Three factors that impact your website design more than you realize

Make sure design and reality aren’t apples to oranges.

Imagine the scenario: Your design team has just presented several directions for your new website. Each fulfills the brand brief and reflects your overarching marketing goals. You choose a great design that everyone loves. But then implementation seems to go sideways. It doesn’t quite look like the comp you approved. What happened? You probably didn’t have all the information needed to make an informed choice.

Here are a few questions to consider before starting a website project to ensure that your website ends up the way you envisioned it.

Are you using real content?
If you have worked with designers, you probably know the language of Lorem Ipsum—or what designers call, “greeking.” It looks great in a comp, but when the rubber meets the road, will your content look as great as the greeking? Remember that websites are just frameworks for content—so it’s important to use at least some real content when you view a design. Doing this will give you a preview of areas of concern where the design might need revising.

Websites are just frameworks for content—so it’s important to use at least some real content when you view a design.

For instance, the layout for the individual biographies look great for John Doe, but when Christopher Robinson-Livingston puts his name in the not-so-long name area, it looks a mess. The same goes for long titles. Make sure your design works for the worst case scenario—but doesn’t cater solely to this since you want the majority of content to look great as well. Likewise, if your industry language includes many long names or titles, having narrow text columns where every other word is hyphenated can look horrendous. Of course, if your content is overly wordy to begin with, a new design can be a great opportunity to incorporate a fresher, more direct style—obviously keeping in mind your desired brand and user experience.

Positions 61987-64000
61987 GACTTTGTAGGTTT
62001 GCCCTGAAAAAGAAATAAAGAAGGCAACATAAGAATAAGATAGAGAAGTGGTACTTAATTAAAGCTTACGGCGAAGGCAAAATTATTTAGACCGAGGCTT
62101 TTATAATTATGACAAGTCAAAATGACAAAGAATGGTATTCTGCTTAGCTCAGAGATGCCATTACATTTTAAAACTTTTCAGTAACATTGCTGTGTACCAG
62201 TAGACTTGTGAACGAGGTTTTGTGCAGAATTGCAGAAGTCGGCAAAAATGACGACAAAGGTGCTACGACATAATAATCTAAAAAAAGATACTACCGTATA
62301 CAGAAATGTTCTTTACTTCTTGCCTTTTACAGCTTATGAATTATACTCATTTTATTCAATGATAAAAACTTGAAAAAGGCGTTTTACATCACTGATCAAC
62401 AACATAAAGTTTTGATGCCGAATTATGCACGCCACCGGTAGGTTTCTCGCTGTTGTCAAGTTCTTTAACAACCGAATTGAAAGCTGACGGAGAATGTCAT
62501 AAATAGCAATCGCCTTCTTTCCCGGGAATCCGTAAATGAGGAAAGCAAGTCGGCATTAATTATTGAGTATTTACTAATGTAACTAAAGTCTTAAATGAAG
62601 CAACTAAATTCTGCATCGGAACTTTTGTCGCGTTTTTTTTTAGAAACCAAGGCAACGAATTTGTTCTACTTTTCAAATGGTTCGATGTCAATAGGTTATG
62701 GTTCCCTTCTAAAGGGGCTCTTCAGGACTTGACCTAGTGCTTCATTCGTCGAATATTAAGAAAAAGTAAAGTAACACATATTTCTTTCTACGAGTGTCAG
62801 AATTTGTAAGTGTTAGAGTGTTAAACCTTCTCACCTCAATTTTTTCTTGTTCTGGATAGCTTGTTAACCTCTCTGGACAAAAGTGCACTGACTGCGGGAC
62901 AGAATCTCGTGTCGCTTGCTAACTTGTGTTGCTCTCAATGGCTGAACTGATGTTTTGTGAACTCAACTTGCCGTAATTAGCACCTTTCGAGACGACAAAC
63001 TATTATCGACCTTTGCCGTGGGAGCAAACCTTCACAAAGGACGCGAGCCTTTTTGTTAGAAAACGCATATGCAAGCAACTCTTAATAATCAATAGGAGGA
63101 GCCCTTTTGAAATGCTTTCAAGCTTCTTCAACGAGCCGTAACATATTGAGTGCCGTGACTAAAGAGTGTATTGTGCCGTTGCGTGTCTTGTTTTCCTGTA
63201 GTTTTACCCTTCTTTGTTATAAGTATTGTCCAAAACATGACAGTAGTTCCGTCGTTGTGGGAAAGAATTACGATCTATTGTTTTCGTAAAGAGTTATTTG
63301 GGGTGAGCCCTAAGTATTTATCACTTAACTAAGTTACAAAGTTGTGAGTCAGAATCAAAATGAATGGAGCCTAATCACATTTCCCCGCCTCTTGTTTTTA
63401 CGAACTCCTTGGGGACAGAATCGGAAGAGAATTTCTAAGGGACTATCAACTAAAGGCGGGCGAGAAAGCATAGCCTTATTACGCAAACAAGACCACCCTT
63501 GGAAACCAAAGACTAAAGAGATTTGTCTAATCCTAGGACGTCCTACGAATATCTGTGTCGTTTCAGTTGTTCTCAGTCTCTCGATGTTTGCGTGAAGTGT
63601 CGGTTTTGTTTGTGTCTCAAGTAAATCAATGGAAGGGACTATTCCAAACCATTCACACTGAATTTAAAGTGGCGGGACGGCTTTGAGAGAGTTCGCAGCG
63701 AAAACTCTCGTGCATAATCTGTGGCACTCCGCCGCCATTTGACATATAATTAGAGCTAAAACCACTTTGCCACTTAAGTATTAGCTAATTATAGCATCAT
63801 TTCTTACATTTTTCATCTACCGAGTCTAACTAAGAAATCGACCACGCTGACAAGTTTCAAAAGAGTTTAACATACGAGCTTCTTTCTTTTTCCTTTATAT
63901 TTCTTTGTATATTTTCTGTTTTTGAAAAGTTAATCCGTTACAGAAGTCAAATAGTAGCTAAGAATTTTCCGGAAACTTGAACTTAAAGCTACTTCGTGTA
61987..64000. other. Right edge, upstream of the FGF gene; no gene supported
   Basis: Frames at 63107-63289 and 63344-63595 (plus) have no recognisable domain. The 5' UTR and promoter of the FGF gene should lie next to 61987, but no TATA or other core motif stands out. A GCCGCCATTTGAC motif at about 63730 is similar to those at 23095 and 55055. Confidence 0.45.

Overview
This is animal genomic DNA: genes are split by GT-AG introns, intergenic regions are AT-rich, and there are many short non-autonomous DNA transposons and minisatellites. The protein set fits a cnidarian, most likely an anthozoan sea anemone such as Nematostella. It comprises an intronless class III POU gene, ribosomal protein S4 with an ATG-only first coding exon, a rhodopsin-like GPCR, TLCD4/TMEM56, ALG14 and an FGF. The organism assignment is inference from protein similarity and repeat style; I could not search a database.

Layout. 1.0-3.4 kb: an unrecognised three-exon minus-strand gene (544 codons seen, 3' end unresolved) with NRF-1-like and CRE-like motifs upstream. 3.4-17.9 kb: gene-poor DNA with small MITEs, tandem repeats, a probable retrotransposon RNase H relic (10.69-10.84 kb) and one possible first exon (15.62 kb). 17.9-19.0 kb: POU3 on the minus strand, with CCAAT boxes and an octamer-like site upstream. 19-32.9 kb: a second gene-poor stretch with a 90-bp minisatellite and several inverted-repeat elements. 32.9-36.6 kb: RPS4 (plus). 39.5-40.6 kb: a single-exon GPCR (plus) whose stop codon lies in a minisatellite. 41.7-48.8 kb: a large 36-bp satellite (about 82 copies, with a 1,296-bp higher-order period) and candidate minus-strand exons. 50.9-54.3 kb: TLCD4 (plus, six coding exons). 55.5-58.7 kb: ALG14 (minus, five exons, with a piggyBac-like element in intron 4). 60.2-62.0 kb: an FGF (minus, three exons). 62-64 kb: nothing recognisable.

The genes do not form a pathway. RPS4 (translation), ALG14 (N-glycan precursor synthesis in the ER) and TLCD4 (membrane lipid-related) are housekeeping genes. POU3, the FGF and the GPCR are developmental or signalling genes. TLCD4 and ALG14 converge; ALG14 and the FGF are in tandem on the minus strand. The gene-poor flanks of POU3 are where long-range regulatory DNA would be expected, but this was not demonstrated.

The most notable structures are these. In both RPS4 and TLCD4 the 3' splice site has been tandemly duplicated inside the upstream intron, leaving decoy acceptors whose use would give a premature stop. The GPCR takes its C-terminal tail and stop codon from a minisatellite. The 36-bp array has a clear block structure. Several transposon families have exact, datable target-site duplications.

Do you have existing assets to integrate?
Before a website design gets started, let the design team know which, if any, existing assets need to be used. For instance, biography, product or office photos may be styled in a way that competes with your new designs. Your team will need to know which assets they have to design around. If new photography is recommended, factor in budgeting and timelines. New biography photos can cost upwards of six figures and scheduling can push out launch dates. If you have budget or scheduling constraints for all new images, consider a phased approach to replacing imagery, or ask whether existing images can be retouched to better suit a new design.

You may also need to make changes to the existing content style and writing. To help manage both cost and workflow, determine your writing structure, word count, and voice early on. Instituting writing guides or training will help transition the site content in a phased approach. This information can also help in deciding on a design direction. While it’s important to weigh the new look of the site against the cost of replacing assets, don’t let the expense keep you from achieving your goals. Work closely with the design team to find creative ways to optimize your budget and assets.

How will the site be maintained?
One of the first things we ask in a new website project is what resources the client has to support the site after launch. It’s a shame to see a beautiful website start to fall apart because no one has considered the requirements of the staff and resources needed to maintain it. For instance, using employee photos is a great way to show authenticity and avoid generic stock imagery; however, you need to consider what happens if those employees leave. Have you engaged and budgeted for a photographer to keep the images refreshed? Likewise, using custom or stock illustrations without a plan to refresh them will pose issues down the line. Websites reliant on great photography may wither when images are chosen without guidelines or an eye for quality and style. Whether it means creating a library of images or a site that requires little imagery, the subject of maintenance needs to be discussed before design begins.

Creating a new website is challenging enough without worrying that you’ll be disappointed in the final product. By starting with the right information, you can ensure that the reality matches up to (or hopefully even exceeds) your expectations.

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